The trial is sponsored by Terumo Heart Inc. of Ann Arbor, Mich., maker of the DuraHeart System and a wholly owned subsidiary of Terumo Corporation of Tokyo, Japan.

For more information, patients may call (866) NYP-NEWS.

Columbia University Medical Center

Columbia University Medical Center provides international leadership in basic, pre-clinical and clinical research, in medical and health sciences education, and in patient care. The Medical Center trains future leaders and includes the dedicated work of many physicians, scientists, public health professionals, dentists, and nurses at the College of Physicians & Surgeons, the Mailman School of Public Health, the College of Dental Medicine, the School of Nursing, the biomedical departments of the Graduate School of Arts and Sciences, and allied research centers and institutions. Established in 1767, Columbia's College of Physicians and Surgeons was the first institution in the country to grant the M.D. degree and is now among the most selective medical schools in the country. Columbia University Medical Center is home to the largest medical research enterprise in New York City and state and one of the largest in the United States. For more information, please visit www.cumc.columbia.edu.

NewYork-Presbyterian Hospital

NewYork-Presbyterian Hospital, based in New York City, is the nation's largest not-for-profit, non-sectarian hospital, with 2,242 beds. The Hospital has nearly 2 million inpatient and outpatient visits in a year, including more than 230,000 visits to its emergency departments -- more than any other area hospital. NewYork-Presbyterian provides state-of-the-art inpatient, ambulatory and preventive care in all areas of medicine at five major centers: NewYork-Presbyterian Hospital/Weill Cornell Medical Center, NewYork-Presbyterian Hospital/Columbia University Medical Center, NewYork-Presbyterian Morgan Stanley Children's Hospital, NewYork-Presbyterian Hospital/The Allen Pavilion and NewYork-Presbyterian Hospital/Westchester Division. One of the largest and most comprehensive health care institutions in the world, the Hospital is committed to excellence in patient care, research, education and community service. NewYork-Presbyterian is the #1 hospital in the New York metropolitan area and is consistently ranked among the best academic medical institutions in the nation, according to U.S.News & World Report. The Hospital has academic affiliations with two of the nation's leading medical colleges: Weill Cornell Medical College and Columbia University College of Physicians and Surgeons. For more information, visit www.nyp.org.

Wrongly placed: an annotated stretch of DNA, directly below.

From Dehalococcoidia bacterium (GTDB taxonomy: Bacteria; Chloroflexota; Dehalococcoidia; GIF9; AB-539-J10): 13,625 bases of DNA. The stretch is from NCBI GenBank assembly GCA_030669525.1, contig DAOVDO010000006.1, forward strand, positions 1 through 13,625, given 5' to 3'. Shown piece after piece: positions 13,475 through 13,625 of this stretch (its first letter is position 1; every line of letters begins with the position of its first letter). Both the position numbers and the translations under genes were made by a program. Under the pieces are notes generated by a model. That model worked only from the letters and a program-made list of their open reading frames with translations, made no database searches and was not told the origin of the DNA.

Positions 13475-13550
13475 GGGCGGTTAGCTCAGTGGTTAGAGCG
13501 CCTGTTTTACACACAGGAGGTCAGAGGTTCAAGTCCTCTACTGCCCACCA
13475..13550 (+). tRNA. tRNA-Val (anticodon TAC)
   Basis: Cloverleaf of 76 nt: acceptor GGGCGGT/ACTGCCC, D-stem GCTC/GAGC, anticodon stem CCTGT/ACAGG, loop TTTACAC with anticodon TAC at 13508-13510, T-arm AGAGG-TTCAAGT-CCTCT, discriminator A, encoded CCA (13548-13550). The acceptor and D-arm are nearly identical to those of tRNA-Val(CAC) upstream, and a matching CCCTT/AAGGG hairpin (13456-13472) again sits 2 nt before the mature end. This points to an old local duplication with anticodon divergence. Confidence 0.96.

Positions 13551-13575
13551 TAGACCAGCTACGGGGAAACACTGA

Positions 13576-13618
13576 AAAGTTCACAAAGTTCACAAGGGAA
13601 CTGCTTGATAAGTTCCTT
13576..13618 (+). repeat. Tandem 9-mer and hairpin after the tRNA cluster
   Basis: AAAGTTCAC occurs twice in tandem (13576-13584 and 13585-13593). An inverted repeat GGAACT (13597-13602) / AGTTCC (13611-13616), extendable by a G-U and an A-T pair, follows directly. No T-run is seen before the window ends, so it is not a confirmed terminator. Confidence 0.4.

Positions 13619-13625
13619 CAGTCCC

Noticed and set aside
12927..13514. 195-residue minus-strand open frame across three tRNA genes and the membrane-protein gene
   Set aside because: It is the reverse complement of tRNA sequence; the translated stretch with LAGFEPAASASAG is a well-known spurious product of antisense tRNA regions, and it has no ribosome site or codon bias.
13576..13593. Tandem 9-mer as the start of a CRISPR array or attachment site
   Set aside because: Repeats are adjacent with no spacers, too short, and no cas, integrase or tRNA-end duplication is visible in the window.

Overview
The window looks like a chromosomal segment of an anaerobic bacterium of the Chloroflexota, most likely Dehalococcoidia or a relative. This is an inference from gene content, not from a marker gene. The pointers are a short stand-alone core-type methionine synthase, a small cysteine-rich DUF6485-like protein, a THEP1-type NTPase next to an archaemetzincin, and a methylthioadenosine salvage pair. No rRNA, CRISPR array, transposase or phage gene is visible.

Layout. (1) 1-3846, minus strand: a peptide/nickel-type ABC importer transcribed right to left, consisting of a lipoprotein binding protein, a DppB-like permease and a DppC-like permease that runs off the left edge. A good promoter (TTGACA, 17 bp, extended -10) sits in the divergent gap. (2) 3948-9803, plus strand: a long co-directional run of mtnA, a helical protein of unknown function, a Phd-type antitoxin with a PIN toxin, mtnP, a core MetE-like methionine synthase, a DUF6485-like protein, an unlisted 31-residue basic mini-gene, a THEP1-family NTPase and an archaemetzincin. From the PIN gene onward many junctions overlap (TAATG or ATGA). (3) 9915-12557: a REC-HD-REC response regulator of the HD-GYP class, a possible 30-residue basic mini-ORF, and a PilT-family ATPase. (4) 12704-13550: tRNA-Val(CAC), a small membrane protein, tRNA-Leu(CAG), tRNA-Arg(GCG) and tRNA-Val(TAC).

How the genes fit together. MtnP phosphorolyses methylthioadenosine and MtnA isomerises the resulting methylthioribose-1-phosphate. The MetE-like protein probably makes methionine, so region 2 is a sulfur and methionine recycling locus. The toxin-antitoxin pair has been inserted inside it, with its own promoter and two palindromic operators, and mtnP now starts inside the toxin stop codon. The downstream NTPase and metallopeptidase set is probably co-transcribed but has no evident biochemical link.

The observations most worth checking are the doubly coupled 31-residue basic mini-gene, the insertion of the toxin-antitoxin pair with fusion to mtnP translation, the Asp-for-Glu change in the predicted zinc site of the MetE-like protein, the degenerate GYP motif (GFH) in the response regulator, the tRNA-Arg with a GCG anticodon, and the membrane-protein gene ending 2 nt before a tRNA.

Office of Public Affairs
NewYork-Presbyterian Hospital/Columbia University Medical Center
627 West 165th Street
New York, NY 10032
tel: 212.305.5587
fax: 212.305.8023
email: pr@nyp.org

Belinda Mager | EurekAlert!
Further information:
http://www.nyp.org

More articles from Medical Engineering:

nachricht PET identifies which prostate cancer patients can benefit from salvage radiation treatment
05.12.2017 | Society of Nuclear Medicine and Molecular Imaging

nachricht Designing a golden nanopill
01.12.2017 | University of Texas at Austin, Texas Advanced Computing Center

All articles from Medical Engineering >>>

The most recent press releases about innovation >>>

Die letzten 5 Focus-News des innovations-reports im Überblick: